A museum for every taste
Toronto has museums about everything. Seriously. Take the Bata Shoe Museum (327 Bloor West; batashoemuseum.ca; adults $14, students $8, kids $5; pay-what-you-can Thursday evening), a strange concept that works thanks to a beautifully designed space and an encyclopedic collection of artifacts dating back to the time of the pharaohs.
Or the Textile Museum of Canada (55 Centre Avenue; textilemuseum.ca; adults $10, students $6; pay-what-you-can Wednesday evening), which features everything from Afghan rugs, to Indian mirror cloth, Inuit embroidery, American quilts and African Kasai velvet.
There's also the Gardiner Museum (111 Queen's Park; gardinermuseum.on.ca; adults $12, students $6; half-price Friday evening), showcasing all things ceramic — from cutting-edge artworks to historic porcelain and ceramic ware.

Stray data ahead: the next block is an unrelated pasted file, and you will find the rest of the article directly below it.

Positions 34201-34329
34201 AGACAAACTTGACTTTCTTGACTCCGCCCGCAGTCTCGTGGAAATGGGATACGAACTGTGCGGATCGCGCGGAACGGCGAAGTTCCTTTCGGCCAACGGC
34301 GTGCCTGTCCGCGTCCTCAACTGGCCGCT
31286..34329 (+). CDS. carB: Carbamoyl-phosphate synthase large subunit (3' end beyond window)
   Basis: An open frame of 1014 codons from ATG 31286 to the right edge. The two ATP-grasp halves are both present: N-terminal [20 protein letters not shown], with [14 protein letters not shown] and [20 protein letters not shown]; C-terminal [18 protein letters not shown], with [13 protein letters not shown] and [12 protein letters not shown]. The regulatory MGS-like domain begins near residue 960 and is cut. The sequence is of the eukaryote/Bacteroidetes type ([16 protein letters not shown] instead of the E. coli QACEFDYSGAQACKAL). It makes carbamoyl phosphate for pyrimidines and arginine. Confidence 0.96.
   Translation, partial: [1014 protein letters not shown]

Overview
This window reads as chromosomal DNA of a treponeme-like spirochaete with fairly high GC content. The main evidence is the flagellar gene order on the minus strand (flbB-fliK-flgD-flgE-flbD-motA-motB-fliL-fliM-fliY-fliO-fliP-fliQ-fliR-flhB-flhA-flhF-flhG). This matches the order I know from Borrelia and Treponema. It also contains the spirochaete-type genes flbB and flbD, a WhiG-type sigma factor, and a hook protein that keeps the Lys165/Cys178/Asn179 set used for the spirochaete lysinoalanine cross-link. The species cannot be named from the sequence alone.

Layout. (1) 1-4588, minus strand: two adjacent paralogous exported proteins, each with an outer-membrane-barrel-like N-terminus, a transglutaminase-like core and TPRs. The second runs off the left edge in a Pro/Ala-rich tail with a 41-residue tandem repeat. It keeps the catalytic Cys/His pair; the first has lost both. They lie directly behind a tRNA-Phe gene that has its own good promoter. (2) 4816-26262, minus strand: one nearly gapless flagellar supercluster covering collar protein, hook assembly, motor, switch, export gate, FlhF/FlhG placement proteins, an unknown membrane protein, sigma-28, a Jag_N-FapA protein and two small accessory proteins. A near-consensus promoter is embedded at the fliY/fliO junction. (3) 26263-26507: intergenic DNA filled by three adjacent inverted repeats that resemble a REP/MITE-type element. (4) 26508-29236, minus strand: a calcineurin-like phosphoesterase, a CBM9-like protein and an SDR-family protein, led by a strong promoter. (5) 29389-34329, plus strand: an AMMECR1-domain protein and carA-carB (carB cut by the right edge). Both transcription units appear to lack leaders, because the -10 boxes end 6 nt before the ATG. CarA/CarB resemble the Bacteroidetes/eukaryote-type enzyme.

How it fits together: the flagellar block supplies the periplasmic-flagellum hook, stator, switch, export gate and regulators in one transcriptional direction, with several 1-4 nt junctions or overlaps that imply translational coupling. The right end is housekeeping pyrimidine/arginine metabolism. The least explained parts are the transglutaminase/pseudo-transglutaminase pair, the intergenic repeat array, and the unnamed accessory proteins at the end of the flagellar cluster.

Of course, modern art lovers will want to hit the Frank Gehry-revamped Art Gallery of Ontario (317 Dundas West; ago.net; adults $19.50; students and kids $11, free on Wednesday evening), home to a stellar collection by the Group of Seven, plus blockbuster international shows.
The more adventurous should check out the Power Plant art gallery (235 Queens Quay West; thepowerplant.org) which showcases cutting-edge artists from around the world.
Or head to the Museum of Contemporary Canadian Art (952 Queen West; mocca.ca; free), a gallery-sized space that highlights new trends, and hosts key pieces from Ottawa's National Gallery of Canada. Photo buffs will want to stop in at the Stephen Bulger Gallery (1026 Queen West; bulgergallery.com; free) down the street, for excellently curated exhibitions of photography.